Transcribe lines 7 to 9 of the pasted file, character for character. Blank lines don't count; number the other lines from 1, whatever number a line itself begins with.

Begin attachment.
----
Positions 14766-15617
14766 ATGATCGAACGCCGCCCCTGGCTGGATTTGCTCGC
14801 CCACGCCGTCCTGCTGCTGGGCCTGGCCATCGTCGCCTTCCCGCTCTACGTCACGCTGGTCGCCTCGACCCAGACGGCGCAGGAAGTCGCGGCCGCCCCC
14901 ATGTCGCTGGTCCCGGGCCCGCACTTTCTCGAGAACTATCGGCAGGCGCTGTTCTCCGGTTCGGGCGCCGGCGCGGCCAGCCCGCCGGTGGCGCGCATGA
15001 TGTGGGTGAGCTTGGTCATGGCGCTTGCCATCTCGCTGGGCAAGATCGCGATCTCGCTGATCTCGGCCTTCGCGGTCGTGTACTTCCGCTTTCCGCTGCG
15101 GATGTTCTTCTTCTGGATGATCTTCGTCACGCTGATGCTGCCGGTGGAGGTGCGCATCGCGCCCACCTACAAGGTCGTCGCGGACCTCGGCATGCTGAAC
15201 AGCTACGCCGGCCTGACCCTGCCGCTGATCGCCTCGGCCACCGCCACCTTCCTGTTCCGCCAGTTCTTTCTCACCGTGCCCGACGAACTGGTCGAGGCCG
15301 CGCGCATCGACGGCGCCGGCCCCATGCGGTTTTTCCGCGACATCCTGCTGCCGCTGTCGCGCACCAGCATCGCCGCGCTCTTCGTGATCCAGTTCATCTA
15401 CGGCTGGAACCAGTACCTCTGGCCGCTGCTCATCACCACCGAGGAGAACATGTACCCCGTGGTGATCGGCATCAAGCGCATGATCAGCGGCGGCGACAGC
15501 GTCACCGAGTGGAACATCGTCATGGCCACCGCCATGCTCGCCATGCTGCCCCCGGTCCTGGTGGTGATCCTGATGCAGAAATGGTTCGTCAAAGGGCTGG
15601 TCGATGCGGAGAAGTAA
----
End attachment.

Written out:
15201 AGCTACGCCGGCCTGACCCTGCCGCTGATCGCCTCGGCCACCGCCACCTTCCTGTTCCGCCAGTTCTTTCTCACCGTGCCCGACGAACTGGTCGAGGCCG
15301 CGCGCATCGACGGCGCCGGCCCCATGCGGTTTTTCCGCGACATCCTGCTGCCGCTGTCGCGCACCAGCATCGCCGCGCTCTTCGTGATCCAGTTCATCTA
15401 CGGCTGGAACCAGTACCTCTGGCCGCTGCTCATCACCACCGAGGAGAACATGTACCCCGTGGTGATCGGCATCAAGCGCATGATCAGCGGCGGCGACAGC